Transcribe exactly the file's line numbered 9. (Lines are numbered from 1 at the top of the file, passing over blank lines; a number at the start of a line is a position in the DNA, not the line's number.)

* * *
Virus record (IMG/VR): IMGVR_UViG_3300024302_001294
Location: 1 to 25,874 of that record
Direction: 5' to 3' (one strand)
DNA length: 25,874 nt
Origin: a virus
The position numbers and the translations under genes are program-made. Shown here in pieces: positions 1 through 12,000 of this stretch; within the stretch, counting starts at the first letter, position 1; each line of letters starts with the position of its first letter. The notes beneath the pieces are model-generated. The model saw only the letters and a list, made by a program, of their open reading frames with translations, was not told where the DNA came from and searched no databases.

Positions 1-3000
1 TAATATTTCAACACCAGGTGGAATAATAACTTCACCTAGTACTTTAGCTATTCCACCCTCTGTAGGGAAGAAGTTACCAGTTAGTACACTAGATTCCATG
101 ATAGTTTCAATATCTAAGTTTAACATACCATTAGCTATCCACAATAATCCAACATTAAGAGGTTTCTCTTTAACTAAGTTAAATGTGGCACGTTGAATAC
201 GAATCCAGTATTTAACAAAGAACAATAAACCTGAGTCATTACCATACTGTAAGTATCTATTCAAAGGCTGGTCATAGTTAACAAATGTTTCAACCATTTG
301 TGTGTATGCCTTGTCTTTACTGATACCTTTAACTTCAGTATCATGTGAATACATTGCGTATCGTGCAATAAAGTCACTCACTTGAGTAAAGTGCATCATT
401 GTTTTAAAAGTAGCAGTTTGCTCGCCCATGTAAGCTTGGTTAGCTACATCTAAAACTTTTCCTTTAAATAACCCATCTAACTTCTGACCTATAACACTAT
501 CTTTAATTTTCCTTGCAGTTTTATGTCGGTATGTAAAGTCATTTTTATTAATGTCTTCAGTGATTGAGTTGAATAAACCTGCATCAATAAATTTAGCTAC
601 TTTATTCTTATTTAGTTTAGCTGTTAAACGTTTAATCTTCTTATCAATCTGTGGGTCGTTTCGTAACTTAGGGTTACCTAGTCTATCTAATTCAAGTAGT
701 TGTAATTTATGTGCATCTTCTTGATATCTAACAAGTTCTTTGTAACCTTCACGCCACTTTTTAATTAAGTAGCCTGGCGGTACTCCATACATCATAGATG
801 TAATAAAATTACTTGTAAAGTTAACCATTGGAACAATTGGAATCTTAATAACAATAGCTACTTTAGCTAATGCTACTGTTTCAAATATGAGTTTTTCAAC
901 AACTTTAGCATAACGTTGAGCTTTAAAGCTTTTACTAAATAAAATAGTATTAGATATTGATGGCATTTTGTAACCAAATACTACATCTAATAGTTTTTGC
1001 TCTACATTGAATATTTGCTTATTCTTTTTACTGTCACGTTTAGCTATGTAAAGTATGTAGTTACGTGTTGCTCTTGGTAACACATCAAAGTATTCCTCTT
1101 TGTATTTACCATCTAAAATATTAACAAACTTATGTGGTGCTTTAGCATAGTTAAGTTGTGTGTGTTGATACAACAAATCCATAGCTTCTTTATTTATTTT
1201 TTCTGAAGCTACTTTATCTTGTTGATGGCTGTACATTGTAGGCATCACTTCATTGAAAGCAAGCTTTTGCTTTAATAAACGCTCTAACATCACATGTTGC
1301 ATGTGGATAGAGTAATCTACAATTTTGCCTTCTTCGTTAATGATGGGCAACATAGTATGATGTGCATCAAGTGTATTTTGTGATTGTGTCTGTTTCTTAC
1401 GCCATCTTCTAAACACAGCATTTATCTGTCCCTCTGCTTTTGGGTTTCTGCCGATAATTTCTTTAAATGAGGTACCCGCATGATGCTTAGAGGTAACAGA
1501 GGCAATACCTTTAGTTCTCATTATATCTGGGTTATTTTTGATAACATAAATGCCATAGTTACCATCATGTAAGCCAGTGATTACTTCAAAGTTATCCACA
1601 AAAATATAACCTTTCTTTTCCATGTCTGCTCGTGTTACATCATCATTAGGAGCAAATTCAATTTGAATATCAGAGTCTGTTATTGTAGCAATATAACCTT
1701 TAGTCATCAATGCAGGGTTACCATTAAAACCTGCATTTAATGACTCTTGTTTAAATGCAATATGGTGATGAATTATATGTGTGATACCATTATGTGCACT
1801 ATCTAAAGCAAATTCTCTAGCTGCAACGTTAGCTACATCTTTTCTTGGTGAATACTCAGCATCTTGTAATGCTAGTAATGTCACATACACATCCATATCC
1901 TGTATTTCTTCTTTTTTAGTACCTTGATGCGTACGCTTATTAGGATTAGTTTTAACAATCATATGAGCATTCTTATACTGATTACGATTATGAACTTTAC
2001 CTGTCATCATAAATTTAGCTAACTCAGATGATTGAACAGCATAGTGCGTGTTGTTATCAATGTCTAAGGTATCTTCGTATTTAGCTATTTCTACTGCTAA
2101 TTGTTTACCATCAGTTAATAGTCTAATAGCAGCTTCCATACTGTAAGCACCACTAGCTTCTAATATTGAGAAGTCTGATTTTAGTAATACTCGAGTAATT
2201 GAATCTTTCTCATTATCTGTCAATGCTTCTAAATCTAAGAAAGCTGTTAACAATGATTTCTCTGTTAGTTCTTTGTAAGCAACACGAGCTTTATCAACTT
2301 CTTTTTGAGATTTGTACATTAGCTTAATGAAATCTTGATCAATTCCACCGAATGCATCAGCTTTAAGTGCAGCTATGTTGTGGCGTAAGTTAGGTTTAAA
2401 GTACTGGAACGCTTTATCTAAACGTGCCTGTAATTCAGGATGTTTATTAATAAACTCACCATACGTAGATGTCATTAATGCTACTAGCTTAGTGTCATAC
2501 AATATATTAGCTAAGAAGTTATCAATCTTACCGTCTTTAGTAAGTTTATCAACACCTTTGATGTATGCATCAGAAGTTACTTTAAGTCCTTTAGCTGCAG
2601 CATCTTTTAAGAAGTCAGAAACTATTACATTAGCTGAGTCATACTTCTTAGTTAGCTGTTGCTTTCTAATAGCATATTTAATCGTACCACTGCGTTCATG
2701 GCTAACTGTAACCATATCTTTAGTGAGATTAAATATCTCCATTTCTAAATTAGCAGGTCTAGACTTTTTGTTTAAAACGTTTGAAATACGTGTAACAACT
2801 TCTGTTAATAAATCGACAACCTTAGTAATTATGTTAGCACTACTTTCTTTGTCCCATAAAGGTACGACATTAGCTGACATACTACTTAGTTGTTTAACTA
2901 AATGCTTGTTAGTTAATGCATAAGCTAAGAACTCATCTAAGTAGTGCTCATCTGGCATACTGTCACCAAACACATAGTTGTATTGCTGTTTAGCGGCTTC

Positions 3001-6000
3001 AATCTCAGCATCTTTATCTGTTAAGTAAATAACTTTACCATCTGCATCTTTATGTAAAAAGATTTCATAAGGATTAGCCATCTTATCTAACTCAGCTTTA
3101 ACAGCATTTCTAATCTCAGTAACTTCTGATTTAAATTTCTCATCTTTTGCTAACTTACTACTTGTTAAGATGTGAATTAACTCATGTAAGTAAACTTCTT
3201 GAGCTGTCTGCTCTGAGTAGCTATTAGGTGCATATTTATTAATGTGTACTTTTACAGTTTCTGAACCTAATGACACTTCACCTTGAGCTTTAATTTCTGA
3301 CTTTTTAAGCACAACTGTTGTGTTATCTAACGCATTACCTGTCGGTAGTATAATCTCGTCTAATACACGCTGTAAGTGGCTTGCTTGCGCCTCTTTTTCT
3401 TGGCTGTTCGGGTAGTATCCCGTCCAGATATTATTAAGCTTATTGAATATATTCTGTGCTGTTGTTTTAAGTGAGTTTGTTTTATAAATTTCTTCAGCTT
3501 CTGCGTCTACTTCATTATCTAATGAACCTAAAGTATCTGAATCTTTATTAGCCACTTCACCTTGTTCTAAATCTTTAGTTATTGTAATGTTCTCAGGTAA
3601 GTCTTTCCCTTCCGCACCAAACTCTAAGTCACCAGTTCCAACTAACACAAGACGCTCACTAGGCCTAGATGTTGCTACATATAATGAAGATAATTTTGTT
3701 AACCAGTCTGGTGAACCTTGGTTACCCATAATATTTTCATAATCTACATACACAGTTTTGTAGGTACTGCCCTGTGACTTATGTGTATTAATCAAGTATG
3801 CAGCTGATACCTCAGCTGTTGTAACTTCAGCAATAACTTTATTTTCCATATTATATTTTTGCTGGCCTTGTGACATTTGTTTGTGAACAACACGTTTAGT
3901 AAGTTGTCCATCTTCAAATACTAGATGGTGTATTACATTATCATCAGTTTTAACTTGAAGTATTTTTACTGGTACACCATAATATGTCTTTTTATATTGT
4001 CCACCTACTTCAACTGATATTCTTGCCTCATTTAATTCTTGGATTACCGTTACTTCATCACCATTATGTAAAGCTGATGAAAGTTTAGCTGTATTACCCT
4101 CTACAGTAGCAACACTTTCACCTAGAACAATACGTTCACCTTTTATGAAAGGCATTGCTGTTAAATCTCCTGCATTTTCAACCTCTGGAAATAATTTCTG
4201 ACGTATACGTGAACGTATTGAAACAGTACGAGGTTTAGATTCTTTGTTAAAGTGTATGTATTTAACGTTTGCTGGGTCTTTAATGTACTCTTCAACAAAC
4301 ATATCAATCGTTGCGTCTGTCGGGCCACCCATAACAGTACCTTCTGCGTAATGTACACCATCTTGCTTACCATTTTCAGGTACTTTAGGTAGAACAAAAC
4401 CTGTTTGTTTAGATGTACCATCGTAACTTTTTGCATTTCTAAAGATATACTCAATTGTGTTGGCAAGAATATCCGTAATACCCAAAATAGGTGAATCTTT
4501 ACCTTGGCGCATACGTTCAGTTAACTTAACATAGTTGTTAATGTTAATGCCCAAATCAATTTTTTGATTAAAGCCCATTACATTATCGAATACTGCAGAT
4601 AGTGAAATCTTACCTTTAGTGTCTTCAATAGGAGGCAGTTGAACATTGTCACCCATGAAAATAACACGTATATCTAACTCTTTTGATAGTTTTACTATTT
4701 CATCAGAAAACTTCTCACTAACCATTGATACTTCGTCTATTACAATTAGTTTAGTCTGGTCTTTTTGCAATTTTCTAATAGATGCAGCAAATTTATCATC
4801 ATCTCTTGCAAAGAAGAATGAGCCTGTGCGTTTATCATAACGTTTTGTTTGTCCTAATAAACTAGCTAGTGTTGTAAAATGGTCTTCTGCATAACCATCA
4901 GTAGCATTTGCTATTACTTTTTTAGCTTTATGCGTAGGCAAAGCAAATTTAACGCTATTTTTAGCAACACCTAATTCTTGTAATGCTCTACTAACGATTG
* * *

101 ATAGTTTCAATATCTAAGTTTAACATACCATTAGCTATCCACAATAATCCAACATTAAGAGGTTTCTCTTTAACTAAGTTAAATGTGGCACGTTGAATAC